Find Another Essay On George Orwell and William Golding; Lord of the Flies and Animal Farm, two vastly different texts, or are they?

A Comparsion of George Orwell´s Animal Farm and Russia

1143 words - 5 pages Of the many parallels that Animal Farm holds with the realities of Russia, its leaders, and it’s successive revolution, one of the most important of those similarities are the struggles for unsurpassed power in Napoleon from Animal Farm and Joseph Stalin. In George Orwell’s Animal Farm, he convinces readers to accept the failures of the farm and Russia itself. George Orwell portrays Napoleon as Joseph Stalin in Animal Farm in the sense that

Man's true nature. A Paper over the destruction of man involving the books, Grendel by John Gardner, 1984 by George Orwell, and Lord of the Flies by William Golding

2626 words - 11 pages destroy the earth around them. There is no respect for anyone or anything. Their desires and wishes become to center of which the society revolves around. The society in Lord of the Flies by William Golding reflects the one of Anglo-Saxon. Children are stranded on a deserted island and start to form their own civilization. Here, the natural instincts of man are revealed. The majority of the children follow after a greedy, wild, and savage-like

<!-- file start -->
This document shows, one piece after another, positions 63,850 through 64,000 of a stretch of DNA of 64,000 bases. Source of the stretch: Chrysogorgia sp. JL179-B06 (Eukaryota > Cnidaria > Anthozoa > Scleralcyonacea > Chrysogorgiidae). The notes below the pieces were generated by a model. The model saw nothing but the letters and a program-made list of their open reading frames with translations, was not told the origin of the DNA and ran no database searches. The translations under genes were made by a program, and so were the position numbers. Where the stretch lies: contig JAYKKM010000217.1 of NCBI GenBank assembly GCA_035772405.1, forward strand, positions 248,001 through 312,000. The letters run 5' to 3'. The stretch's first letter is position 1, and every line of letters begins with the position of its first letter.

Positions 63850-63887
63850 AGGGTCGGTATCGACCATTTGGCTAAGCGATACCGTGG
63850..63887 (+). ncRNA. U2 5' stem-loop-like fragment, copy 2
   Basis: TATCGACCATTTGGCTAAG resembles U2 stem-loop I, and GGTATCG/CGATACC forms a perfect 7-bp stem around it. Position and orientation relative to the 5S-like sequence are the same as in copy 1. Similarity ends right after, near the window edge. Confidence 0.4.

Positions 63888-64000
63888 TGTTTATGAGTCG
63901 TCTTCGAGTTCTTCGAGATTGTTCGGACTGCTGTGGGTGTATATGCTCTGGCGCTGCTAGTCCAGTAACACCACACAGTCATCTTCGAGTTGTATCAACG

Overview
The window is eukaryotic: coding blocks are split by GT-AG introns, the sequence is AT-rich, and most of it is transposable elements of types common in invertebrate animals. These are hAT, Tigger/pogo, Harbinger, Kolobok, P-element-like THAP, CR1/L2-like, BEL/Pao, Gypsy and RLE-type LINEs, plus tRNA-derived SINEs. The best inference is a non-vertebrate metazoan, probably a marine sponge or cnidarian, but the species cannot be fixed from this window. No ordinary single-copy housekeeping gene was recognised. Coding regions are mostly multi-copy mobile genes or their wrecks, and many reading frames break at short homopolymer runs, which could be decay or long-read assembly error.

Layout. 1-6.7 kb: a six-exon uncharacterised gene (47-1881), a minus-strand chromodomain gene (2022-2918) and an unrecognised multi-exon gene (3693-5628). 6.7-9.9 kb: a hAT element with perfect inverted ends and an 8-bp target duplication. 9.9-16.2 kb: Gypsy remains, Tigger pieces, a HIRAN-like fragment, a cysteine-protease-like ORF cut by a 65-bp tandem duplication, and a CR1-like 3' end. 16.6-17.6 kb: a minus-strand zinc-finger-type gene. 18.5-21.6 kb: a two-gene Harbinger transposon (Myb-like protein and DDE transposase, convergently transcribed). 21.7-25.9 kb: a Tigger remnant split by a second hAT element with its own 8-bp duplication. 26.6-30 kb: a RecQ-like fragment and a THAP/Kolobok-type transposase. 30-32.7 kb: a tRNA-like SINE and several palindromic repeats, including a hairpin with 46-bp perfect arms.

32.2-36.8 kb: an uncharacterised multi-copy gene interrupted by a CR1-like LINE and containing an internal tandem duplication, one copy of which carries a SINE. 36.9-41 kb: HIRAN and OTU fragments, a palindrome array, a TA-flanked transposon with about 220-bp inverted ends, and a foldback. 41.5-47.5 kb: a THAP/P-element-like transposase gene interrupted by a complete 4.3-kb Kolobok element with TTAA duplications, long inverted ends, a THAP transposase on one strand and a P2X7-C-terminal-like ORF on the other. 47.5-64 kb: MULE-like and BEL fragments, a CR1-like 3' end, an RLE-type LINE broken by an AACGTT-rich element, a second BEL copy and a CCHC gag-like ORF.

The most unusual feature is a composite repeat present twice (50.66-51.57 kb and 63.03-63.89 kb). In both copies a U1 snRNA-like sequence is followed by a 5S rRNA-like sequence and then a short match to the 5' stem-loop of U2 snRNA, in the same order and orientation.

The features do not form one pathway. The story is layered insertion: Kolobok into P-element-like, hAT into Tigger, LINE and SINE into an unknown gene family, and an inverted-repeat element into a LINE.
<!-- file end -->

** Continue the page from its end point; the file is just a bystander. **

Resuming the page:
Lord of the Flies by William Golding

1690 words - 7 pages be if not properly guided, even in some of these situations they have guidance and are still cruel. William Golding won The Nobel Prize for literature in 1983(William). On June 19, 1983 William Golding died of a heart attack in Cornwall(Sir William). The legacy of William Golding, will more than likely always be about Lord of the Flies. Because even after his death this great story is still read everywhere from middle school through high school

Lord of the Flies by William Golding

1762 words - 8 pages Lord of the Flies by William Golding is a fictional novel highlighting natural characteristics of man kind. The Book was created during the post World War II period. Before creating this novel, William had experience in the navy where he learned of the nature of mankind. The introduction of the book portrays a plane crash where a large group of boys are stranded on an island. Here they grow in character and human instincts